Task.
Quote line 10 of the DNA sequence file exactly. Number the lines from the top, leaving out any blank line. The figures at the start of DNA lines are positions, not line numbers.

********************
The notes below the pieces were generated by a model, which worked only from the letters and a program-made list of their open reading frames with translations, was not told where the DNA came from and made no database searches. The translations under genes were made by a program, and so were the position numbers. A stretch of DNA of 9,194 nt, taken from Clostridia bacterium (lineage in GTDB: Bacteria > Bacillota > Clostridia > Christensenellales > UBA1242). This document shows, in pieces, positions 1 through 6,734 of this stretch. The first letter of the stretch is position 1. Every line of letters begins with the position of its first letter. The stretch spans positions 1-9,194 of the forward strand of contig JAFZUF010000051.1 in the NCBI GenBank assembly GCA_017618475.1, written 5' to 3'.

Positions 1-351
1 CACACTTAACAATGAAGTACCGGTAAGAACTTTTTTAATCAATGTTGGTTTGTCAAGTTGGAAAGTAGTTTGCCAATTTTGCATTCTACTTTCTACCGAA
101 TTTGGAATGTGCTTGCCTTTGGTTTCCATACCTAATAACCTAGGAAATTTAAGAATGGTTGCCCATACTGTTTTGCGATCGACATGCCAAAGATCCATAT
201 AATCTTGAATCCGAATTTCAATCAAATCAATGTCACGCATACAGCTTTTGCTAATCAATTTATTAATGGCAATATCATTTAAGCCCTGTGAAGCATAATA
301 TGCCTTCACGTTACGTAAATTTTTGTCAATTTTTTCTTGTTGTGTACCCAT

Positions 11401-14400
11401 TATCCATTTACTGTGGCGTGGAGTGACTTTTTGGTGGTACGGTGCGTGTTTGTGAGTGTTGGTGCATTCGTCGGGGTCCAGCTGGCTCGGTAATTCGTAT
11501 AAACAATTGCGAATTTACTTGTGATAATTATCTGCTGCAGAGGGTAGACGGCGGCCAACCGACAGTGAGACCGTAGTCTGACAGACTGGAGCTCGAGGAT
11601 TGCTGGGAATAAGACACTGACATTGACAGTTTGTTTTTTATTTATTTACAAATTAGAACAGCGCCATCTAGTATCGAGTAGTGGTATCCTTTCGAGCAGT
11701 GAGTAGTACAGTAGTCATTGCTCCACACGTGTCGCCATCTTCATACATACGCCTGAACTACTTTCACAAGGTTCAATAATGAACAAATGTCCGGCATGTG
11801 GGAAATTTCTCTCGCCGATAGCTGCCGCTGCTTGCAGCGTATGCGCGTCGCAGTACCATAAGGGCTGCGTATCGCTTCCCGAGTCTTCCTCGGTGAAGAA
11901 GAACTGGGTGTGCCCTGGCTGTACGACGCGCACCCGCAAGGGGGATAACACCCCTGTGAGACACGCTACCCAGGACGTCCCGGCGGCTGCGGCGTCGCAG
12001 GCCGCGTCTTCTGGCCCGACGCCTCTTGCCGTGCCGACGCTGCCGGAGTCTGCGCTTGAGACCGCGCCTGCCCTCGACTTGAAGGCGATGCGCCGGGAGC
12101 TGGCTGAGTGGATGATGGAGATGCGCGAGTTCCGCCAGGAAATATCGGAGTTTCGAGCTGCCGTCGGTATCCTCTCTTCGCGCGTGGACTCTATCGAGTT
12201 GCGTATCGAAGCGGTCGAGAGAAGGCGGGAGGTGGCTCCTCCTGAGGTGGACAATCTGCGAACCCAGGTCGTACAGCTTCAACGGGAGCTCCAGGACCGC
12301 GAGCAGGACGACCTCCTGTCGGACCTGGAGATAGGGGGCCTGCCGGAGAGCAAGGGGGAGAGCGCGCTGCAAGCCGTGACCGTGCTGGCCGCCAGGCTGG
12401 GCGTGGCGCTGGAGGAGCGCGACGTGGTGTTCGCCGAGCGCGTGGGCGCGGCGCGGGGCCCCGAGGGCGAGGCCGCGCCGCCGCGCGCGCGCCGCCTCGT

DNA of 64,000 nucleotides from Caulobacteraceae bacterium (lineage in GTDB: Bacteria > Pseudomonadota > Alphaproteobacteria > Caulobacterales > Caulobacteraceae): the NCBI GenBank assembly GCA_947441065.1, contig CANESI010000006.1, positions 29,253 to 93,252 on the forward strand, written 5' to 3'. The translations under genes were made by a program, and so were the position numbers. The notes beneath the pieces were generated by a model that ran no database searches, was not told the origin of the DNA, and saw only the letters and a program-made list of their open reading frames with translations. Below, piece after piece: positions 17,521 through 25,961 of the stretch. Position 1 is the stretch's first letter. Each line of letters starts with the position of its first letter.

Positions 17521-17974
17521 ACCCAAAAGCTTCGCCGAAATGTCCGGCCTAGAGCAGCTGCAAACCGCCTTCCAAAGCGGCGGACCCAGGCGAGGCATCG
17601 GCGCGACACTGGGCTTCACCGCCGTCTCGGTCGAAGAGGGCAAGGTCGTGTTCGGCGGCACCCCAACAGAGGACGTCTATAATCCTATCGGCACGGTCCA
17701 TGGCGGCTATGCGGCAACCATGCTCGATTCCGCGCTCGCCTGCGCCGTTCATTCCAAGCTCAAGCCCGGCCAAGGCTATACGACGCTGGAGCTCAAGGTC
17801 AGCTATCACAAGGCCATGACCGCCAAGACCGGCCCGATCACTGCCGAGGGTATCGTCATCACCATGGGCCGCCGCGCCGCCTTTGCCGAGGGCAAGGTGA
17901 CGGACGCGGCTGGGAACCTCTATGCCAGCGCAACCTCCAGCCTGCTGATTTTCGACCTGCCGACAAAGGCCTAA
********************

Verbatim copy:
11601 TGCTGGGAATAAGACACTGACATTGACAGTTTGTTTTTTATTTATTTACAAATTAGAACAGCGCCATCTAGTATCGAGTAGTGGTATCCTTTCGAGCAGT